Muir Woods is a must on many visitors list of places to see, with stunning forest of old-growth redwoods located a few miles away from Sausalito, nestled in a valley on the side of a local mountain. The huge trees, and quiet forest make this more than just a nature walk for some people, for whom it becomes a spiritual experience. One stand of trees is even called Cathedral Grove.
Both formal tours and visitors who are traveling on their own frequently visit Sausalito and Muir Woods on the same trip. Click on the link at the start of this paragraph for more information.
Live music is playing in Sausalito almost every night of the week, usually at multiple venues. As you’d expect in the San Francisco Bay Area the quality of the performances is very high.
Our five biggest events of the year are:
The Sausalito Art Festival, held each Labor Day Weekend, is the largest outdoor art festival in the United States. Major music stars perform each year as well.
The 4th of July Parade, Picnic and Fireworks combine a traditional local July 4 celebration with the largest 4th of July Fireworks show in Marin County.
Jazz and Blues by the Bay, a music performance series held each summer.
The Annual Sausalito Houseboat Tour, which allows you to see the interiors of architectural gems, whimsical concept boats and historic working-boat remodels.
There are eight neighborhoods with places to see and things to do in Sausalito, and clicking on the section title above will take you to a menu that leads you through them one by one.
Three of those eight neighborhoods are closest to the Ferry pier. These areas get much of the attention from visitors, and hold a majority of the restaurants, hotels and shops in town.
But these three areas don’t come close to holding all the cool spots in town. There are treats like the Bay Model, the Bay Area Discovery Museum, the Orson Welles and Rita Hayworth boardwalk from the movie “The Lady from Shanghai”, and Fort Baker that are all NOT in those three central neighborhoods, so be sure to keep your eyes and mind open to the entire town.
In that context, the adjacent central neighborhoods (listed from the southernmost to the farthest north) are:
The Bridgeway Promenade, with many of our most famous views of the San Francisco skyline.
Downtown Sausalito, the location of the Ferry pier.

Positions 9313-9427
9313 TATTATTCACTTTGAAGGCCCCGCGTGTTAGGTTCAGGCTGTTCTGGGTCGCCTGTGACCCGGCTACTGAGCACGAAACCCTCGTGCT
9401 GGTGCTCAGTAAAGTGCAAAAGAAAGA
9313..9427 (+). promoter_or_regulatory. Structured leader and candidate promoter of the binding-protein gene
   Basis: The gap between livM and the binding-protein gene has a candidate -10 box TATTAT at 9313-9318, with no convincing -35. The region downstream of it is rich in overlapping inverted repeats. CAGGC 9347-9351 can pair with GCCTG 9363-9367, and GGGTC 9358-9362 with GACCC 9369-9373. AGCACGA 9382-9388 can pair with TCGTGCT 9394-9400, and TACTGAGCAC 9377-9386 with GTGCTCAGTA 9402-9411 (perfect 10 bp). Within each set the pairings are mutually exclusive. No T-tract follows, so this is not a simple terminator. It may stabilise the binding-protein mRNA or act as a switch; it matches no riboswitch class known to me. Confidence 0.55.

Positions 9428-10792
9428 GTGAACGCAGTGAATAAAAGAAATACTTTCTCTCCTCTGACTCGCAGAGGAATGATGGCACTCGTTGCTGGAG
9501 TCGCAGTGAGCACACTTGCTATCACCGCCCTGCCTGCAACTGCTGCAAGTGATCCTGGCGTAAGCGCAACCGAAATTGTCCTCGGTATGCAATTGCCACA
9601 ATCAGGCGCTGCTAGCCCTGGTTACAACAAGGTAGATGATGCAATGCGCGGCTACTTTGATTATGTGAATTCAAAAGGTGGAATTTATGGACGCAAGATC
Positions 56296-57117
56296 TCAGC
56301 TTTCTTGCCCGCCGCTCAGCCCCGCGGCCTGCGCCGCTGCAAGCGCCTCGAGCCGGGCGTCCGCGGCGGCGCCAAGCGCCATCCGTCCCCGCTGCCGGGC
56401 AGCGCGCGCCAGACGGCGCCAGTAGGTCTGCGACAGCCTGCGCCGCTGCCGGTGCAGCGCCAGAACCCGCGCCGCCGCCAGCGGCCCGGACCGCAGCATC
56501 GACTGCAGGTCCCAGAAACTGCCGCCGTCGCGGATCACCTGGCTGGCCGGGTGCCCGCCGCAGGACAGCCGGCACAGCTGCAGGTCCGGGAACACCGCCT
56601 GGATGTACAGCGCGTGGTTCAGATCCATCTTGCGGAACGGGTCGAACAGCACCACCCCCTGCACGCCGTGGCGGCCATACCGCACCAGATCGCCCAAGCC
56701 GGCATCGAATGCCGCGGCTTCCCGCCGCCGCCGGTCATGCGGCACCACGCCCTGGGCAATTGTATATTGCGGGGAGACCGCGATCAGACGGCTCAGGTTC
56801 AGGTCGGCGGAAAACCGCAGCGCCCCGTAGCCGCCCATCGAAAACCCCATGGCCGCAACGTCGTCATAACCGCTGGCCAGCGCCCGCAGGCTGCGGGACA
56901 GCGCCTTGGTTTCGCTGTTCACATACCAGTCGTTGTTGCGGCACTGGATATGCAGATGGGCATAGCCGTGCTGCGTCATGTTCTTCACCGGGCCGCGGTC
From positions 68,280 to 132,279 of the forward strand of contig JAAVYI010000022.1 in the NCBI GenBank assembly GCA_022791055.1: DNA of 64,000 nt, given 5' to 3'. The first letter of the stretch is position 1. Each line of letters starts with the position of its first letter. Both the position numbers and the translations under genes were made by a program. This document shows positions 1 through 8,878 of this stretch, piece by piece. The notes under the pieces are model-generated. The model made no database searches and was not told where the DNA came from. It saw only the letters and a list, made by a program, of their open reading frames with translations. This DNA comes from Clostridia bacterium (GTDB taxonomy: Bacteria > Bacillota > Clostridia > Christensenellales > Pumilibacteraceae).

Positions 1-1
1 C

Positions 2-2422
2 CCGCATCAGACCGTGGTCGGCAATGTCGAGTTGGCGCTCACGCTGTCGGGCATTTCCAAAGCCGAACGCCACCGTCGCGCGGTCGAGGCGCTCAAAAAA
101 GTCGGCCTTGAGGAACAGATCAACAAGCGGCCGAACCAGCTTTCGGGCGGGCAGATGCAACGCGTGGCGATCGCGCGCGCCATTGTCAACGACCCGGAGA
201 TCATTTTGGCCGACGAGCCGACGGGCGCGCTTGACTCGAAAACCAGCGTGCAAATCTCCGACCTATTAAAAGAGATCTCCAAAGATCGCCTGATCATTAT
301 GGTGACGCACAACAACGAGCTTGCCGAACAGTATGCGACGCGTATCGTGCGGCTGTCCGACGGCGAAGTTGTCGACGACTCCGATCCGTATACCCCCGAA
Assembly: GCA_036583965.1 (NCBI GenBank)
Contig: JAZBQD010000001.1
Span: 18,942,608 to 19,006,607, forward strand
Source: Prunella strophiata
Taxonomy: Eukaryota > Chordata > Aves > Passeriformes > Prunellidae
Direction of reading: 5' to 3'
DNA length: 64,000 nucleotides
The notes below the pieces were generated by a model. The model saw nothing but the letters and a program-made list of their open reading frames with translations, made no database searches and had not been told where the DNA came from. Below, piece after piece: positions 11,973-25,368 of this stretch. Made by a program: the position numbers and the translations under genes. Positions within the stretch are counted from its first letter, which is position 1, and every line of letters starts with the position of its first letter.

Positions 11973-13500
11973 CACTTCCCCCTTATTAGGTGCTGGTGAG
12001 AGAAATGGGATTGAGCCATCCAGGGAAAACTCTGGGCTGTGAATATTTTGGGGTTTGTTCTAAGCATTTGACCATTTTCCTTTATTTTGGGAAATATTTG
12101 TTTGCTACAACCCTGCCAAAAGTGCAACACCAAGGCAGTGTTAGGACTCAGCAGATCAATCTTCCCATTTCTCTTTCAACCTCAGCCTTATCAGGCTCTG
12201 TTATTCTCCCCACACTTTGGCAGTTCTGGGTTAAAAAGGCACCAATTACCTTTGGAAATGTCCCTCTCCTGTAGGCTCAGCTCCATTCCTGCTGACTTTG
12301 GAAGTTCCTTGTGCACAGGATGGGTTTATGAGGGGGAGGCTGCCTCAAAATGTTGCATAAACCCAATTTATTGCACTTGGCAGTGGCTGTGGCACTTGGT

The Caledonia St. area, which serves as a “secret” destination where local residents shop without dealing with the weekend and summer crowds.
The Personality of Sausalito
Not all towns have a personality, but Sausalito has a very clear one. Actually, it has several personalities, all rooted in its history!
150 years ago Sausalito was a fishing village and a harbor for the sailboats of prosperous San Franciscans, with extensive boat repair facilities. That maritime tradition continues today, and the descendants of the early Portuguese and Italian fishermen from that old fishing village remain active in town.
125 years ago Sausalito drew visitors with its beautiful vistas and diverse small shops. This year over a million visitors will come to Sausalito.
100 years ago Sausalito was a transportation hub linking San Francisco to the Wine Country and points north. With the Sausalito Ferry and the Golden Gate Bridge both anchored here, that tradition continues today.
65 years ago Sausalito had a diverse group of artists and art galleries that helped set a creative and colorful tone in the life of the town, with many living in the houseboat community that grew out of a World War II shipyard. The artist community is still large and more diverse today, and the floating homes form entire neighborhoods in northern Sausalito.
Through all those years the people who live and work here — from my grandfather in 1905 to the OurSausalito team today — have felt that we are privileged to be in a very special place.
We also discussed some of these options in the “How long should I visit?” section above, but click the headline above this paragraph for a much longer list of fun and interesting destinations and activities.
Sausalito is sometimes dismissed as a tourist town with no good shopping spots… by people who drove through here for a few minutes and never even bothered to window shop.
I admit that I’m a cynic about shopping, and anywhere I go I’m often ready to dismiss stores as being formulaic, unoriginal and even pretentious. Nevertheless, I’ve lived in three different Sausalito neighborhoods (giving me a chance to get bored with anything mundane) and I still enjoy walking around some of our favorite little shops and seeing what surprises they have that weren’t there the last time. Yes, I admit that there are some shops here that offer traditional souvenirs and that completely bore me — but there aren’t enough of them to ruin the overall experience, even for a a local.
The Visitors Kiosk & the Ice House Visitor Center & Museum
The Sausalito Visitors Kiosk is staffed by local volunteers during daytime hours (with extended hours during the summer months) and is co-sponsored by the City and by the Sausalito Chamber of Commerce. It’s located adjacent to the Sausalito Ferry pier, so for many visitors it’s the first building they see as they leave the pier and enter the city. It’s also adjacent to the large downtown parking lots.
The volunteers have free maps that they’ll be happy to give you, and will answer any questions you may have about how to get where you’d like to go. If asked they’ll also share personal opinions about good places to eat and shop.
Just a block away is the Ice House Visitor Center and Museum, which has exhibits and is run by the Sausalito Historical Society. The volunteers there are also a great resource for suggestions and directions.
Sausalito’s weather has the Northern California “Mediterranean Climate”, with warm, dry summers and relatively mild winters. In most years we get occasional rain from November through April.
We always recommend dressing in layers, so you can add or subtract clothing if the weather gets too warm or cool. I usually keep a sweater or windbreaker in my car in case the afternoon breezes turn from cool to cold.
Sausalito has three very different wine tasting rooms, each witgh its own personality and emphasis. One is tied to a culinary school on the shore of San Francisco Bay that gives it great small-plate dining to go with the wine. Another pairs an art gallery with wine tasting. A third has spectacular views out its front window. Click on the headline for this section to learn more.